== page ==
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1.  OSCA: a comprehensive open-access system of analysis of posterior capsular opacification 
BMC Ophthalmology  2006;6:30.
Background
This paper presents and tests a comprehensive computerised system of analysis of digital images of posterior capsule opacification (PCO). It updates and expands significantly on a previous presentation to include facilities for selecting user defined central areas and for registering and subsequent merging of images for artefact removal. Also, the program is compiled and thus eliminates the need for specialised additional software. The system is referred to in this paper as the open-access systematic capsule assessment (OSCA). The system is designed to be evidence based, objective and openly available, improving on current systems of analysis.
Methods
Principal features of the OSCA system of analysis are discussed. Flash artefacts are automatically located in two PCO images and the images merged to produce a composite free from these artefacts. For this to be possible the second image has to be manipulated with a registration technique to bring it into alignment with the first. Further image processing and analysis steps use a location-sensitive entropy based texture analysis of PCO. Validity of measuring PCO progression of the whole new system is assessed along with visual significance of scores. Reliability of the system is assessed.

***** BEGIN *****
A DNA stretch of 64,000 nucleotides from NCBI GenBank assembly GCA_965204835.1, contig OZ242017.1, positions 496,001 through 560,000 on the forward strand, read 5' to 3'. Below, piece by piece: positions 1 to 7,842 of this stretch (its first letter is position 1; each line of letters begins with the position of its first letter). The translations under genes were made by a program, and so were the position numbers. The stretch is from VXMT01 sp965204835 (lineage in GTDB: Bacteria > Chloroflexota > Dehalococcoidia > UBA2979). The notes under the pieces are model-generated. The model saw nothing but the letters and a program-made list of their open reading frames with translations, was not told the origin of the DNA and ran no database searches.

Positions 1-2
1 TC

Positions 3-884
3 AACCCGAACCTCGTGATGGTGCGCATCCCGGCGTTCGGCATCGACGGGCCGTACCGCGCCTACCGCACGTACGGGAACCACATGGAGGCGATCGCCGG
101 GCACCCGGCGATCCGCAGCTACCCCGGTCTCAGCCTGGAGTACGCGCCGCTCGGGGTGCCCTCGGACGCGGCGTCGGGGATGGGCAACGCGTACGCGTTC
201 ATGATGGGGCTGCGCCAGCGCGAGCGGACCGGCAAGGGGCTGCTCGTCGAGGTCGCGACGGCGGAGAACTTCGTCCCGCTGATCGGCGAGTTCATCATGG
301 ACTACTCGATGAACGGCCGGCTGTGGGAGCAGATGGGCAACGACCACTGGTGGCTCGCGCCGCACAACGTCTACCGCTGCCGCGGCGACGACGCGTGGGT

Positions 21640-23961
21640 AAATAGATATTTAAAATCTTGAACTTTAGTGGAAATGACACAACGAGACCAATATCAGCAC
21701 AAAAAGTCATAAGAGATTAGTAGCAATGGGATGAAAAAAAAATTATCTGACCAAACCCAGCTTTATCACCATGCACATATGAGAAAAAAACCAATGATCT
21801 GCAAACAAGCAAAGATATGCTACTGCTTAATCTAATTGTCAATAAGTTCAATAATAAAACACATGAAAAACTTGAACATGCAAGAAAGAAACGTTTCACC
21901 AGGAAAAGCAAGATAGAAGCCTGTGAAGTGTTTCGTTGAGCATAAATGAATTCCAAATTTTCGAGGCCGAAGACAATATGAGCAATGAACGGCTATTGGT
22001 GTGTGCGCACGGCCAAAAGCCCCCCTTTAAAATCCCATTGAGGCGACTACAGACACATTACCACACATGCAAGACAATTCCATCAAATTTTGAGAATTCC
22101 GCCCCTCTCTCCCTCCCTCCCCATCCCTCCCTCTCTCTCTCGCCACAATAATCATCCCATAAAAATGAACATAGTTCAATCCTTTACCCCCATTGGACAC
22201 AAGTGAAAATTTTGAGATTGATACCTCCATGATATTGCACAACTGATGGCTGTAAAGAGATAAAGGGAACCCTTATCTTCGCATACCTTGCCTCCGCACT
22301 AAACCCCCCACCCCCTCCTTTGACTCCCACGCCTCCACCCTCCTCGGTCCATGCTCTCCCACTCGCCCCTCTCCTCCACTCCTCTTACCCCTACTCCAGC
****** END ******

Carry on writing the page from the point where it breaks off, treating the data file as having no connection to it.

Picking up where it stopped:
Results
Analysis of PCO by the system shows ability to detect early progression of PCO, as well as detection of more visually significant PCO. Images with no clinical PCO produce very low scores in the analysis. Reliability of the system of analysis is demonstrated.
Conclusion
This system of PCO analysis is evidence-based, objective and clinically useful. It incorporates flash detection and removal as well as location sensitive texture analysis. It provides features and benefits not previously available to most researchers or clinicians. Substantial evidence is provided for this system's validity and reliability.
doi:10.1186/1471-2415-6-30
PMCID: PMC1592309  PMID: 16875500
2.  A freely accessible, evidence based, objective system of analysis of posterior capsular opacification ; Evidence for its validity and reliability 
BMC Ophthalmology  2005;5:9.
Background